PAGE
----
Start with UI/UX, then write code from scratch.
Technology is secondary. If there is need, it is possible to rewrite the code.
Ease of use: in familiar tools, e.g. an extension/plugin for Zoom meetings
(in both closed and open-source tools: as nymity powerup)
Threads - basic experience
Allow sub-threads, one deep. Essential to scale beyond 50 comments
Speed. “threads website seems a bit slow - can berkman fix that?”
Beauty: auto-color like Etherpad (distinguish participants in a thread)
Format, editing, markdown
Support markdown for formatting (some sort!)
Allow linebreaks within comments.
Use some standard text-format widget for chat entry (basic wysiwyg)
Docs + code
Publish the link to source (and how to submit an issue) on the public site
A guide next to text-area should include a markdown/emoji guide
Note available support for maintenance and future pull reqs / tasks
Make clear when you’re preserving your input name / what it is
Offer a way to generate a new name
Show what past names on your session have been
Clarify safety and privacy from data mining interests of third parties
Persist nyms w/in a thread. There’s a HarvardX implementation of Threads, which did this. [where is the code for this?]
Email, desktop, other? Cluster/limit to one every few minutes
Needed for asynchronous work. Nothing calls me back to see new posts.
Notifs are not anti-pseudonym.
(a) these can be done in the browser
(b) even if email notifs are chosen, can take precautions to explain to everyone they should use an address they are comfortable sharing, point to anon mail clients
(c) make notifs about threads, not individual posts
Without notifications I quickly fall out of the conversation.
This can work in a live class w/o notifications; hard beyond that!
If I was getting notifications I'd be happy to engage more frequently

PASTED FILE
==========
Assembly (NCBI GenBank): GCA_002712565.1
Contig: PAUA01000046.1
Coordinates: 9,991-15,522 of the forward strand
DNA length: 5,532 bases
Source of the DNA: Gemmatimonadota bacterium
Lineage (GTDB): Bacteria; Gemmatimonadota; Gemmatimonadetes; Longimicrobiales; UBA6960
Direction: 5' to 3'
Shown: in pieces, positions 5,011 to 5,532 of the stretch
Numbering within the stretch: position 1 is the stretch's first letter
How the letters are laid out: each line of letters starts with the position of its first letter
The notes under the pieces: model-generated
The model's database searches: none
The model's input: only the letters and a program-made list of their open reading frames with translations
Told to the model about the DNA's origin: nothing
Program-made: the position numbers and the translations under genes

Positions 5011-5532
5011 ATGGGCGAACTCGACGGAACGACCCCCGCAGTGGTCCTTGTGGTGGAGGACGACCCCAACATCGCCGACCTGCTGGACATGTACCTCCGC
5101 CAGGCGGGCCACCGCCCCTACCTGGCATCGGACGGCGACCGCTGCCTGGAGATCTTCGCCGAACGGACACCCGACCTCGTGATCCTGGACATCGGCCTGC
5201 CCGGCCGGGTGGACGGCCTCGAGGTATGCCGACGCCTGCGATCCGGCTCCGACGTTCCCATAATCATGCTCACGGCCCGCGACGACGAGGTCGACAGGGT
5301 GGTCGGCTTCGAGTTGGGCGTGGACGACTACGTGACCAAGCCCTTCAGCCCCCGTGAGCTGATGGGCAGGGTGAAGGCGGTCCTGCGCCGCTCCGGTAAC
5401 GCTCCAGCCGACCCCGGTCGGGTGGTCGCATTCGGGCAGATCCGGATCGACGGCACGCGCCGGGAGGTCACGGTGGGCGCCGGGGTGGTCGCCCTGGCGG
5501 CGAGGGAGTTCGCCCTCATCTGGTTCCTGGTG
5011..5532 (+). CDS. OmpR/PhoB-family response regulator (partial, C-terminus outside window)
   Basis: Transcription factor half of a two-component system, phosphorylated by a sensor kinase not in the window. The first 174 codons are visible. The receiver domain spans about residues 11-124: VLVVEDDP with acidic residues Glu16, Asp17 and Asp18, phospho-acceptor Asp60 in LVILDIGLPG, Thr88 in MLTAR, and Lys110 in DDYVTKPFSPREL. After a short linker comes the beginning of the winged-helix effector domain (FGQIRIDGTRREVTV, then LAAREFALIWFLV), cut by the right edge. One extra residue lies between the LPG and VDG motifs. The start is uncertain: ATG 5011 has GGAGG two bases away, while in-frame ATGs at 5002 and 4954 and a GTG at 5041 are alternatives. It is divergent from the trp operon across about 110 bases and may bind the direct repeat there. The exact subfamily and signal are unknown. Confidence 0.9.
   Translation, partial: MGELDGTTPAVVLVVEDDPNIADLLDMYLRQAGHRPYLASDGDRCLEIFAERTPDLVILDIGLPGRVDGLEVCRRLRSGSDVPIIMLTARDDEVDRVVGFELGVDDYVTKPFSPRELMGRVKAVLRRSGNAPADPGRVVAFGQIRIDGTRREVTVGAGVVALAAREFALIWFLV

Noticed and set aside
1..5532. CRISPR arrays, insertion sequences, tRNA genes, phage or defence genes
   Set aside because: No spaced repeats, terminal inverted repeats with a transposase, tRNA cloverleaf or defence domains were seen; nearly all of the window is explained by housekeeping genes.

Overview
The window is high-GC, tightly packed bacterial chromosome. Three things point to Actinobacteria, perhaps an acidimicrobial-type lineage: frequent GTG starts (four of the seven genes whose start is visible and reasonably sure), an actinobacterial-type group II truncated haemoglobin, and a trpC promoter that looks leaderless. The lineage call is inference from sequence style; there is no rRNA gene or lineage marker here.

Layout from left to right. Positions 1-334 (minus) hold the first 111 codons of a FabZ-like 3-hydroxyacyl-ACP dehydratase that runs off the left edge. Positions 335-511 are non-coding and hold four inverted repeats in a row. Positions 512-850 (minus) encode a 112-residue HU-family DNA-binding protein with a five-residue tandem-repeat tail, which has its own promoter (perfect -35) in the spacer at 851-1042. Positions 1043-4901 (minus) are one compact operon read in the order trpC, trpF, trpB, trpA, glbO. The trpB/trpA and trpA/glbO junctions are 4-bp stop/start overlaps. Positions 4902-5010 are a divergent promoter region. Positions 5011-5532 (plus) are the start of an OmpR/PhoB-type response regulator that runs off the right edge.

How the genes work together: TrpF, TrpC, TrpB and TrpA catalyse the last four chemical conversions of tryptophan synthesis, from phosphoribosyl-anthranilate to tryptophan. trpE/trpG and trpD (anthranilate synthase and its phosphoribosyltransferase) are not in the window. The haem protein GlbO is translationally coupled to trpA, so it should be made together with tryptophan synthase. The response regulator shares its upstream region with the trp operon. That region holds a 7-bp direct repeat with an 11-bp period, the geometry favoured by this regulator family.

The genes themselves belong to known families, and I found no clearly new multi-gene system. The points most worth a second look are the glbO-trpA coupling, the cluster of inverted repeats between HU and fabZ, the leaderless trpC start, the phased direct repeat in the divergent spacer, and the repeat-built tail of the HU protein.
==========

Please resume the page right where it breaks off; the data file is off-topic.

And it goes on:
Moderation and administration
Create an admin role community members can fill.
Let a group w/ a named set of rooms appoint admins to mod them
Offer mod options (hiding / deleting comments, blocking sessions)
Offer openness options (by invite, open to anyone, require email conf?)
Etiquette should be explained by facilitators, and monitored by mods
(already have inappropriate chats in zoom classrooms)
Group / room options
Add “temporary / persistent" to have things autohide in a day/week
Clean up rooms: one named directory per group, one room per thread
Strict security is not critical. Students have not expressed fear of speaking freely without firm assurances that identity could never be revealed; just want to speak freely in the short term around classmates.
On a spectrum of temporary but not permanent shielding.
Students are not particularly worried Harvard might breach the confidentiality of Threads at some later date.
Better for students and faculty to use fewer tools when they can, many faculty won't use it unless it fulfills other chat/discussion needs.
Simplify nym removal: currently 6 clicks from the home page. From nym-management view, let people tag a few for removal and generate new ones
Default to keeping some most recent nyms for logged-out sessions, at least keeping the last one you actually edited with. That way if you generate a new one but didn't mean to // want to return to it, you can.
Change footer font - the b in Github is odd
rate-limit attempts to login? easy channel for abuse
Keep track of past nyms even if you no longer have access to them, so you can find your contributions?
(if you've edited w/ more than 5 nyms under one login)
Are there any non-featured channels? If so, have a section heading for them. If not, "Featured Channels" on the landing page is confusing.